ENRIQUE TARRIO (GUEST): The Proud Boys have never needed the president to either avow or disavow or denounce us. We've always been who we are, unapologetic about it. And I think that should not change my standing. It shouldn't change, like, how I feel about somebody or his policy. I didn't feel -- there's a lot of times where I disagreed with the president. I disagreed with the president on bump stocks, I disagreed with the president with the Dakota access pipeline, I disagreed with the president on numerous things. And just cause I disagree with him here, because I don't think he has all the facts or had all the facts when he said that, when he said that he denounced us, it doesn't change my support for, not only the president, but my values as a whole.
So when the president said -- let's go back now, let's go back to the debate, the actual debate -- that the fact that we got mentioned at the first debate, for us was exciting. I was with my family, I'm watching TV, and they start talking about Portland and I'm like "no, no, he's not going to say it." I'm like at the edge of my seat. And then Biden was the one that said it. And we were excited, right? So I put a whole bunch of -- I put on my Parler posts, I went ahead and I put "standing by." And Biggs, as always, and he actually corrected that and cleared the record on what he said. And we had fun with it. It took a little while for me, for, like, the adrenaline to rush off, to really make -- for me to become objective and say, well this isn't the president -- this isn't an endorsement of the Proud Boys by the president. It wasn't. The president was asked a very pointed question. He was asked about militias, he was asked about white supremacy. And when Biden stuck his nose in and said "Proud Boys," the president said -- and he was actually answering part of Chris Wallace's question which was tell these groups to stand down -- I don't know why Chris Wallace thought that this guy is, like, the president of white supremacy and militias. But he was -- I think it was also part of a gaffe that the president had at the time, and he said "stand back, stand by."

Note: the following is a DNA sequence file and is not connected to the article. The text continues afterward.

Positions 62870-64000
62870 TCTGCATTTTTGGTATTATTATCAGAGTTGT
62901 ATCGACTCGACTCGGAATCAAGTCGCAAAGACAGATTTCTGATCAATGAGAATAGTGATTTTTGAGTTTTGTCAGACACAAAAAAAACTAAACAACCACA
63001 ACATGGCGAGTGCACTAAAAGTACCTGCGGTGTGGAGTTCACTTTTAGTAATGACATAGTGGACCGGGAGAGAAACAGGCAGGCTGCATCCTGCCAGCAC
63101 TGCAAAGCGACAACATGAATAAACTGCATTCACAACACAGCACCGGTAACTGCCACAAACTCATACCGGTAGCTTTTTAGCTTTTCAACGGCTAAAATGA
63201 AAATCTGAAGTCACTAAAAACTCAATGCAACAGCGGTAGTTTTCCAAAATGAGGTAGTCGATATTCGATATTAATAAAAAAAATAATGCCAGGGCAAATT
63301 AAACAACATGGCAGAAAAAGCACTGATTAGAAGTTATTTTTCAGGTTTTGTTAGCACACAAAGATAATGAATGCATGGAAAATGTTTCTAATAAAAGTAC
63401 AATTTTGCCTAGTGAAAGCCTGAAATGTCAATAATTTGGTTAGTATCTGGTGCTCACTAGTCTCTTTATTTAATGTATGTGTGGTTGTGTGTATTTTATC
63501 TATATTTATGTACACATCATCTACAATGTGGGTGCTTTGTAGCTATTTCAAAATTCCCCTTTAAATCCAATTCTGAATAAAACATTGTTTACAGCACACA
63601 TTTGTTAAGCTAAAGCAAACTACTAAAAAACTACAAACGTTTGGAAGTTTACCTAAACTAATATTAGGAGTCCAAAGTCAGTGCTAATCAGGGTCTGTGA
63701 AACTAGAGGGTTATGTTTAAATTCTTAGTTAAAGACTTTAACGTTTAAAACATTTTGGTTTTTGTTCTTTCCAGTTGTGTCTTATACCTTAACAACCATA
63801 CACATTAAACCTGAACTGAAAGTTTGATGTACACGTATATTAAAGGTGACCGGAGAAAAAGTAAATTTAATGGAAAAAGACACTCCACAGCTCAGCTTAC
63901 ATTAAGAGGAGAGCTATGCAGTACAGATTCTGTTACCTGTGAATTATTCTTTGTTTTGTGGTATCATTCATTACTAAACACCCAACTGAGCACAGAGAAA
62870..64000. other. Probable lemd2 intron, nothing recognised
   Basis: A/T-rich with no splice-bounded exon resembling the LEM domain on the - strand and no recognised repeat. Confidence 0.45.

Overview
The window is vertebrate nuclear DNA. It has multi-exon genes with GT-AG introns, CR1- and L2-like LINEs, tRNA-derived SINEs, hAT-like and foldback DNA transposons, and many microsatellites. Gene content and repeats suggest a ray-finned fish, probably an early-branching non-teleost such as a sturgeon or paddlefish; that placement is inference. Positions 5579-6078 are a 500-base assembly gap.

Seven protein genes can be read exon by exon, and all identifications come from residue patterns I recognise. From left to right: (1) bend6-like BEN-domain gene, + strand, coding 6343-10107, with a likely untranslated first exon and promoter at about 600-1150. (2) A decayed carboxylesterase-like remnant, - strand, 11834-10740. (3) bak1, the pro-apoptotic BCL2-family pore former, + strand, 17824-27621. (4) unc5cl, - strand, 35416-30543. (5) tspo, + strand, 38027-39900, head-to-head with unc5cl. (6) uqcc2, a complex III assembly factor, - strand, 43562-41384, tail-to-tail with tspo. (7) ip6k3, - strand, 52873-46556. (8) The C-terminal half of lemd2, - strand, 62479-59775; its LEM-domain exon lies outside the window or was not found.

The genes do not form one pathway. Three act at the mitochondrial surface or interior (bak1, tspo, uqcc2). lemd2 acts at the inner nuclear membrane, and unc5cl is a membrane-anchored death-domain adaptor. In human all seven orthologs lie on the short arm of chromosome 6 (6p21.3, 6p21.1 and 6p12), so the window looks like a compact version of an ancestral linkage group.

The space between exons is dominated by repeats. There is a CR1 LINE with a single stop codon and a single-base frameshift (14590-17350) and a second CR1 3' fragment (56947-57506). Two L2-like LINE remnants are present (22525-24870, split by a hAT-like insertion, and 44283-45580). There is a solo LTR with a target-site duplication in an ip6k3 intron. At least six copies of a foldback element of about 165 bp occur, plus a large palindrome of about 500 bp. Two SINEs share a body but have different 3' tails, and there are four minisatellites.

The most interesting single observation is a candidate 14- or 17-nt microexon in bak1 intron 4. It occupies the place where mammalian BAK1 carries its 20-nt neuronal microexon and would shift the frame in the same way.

Now, I want to break that down. The stand back part -- stand back, like you said, and I agree with you. We should stand back and let the police do their job. Right? And we stood back many times. We stood back three days before that on Saturday. We stood back and we let cops do their jobs. We had a cool little barbeque. We had, like, fireworks, a big giant American flag. And then the more controversial part is the stand by. You know? And everybody was, like, oh what did he mean by stand by?
TIM POOL (HOST): And the way he said it. "Stand back and stand by."
TARRIO: Yeah, like we're some type of -- the media picked it up like we're some type of militia, or like we're waiting -- and they took it because he's, I guess they said that he refused to say if he would accept the election results, and they think that we're, like, a force that's ready to pounce right when that happens.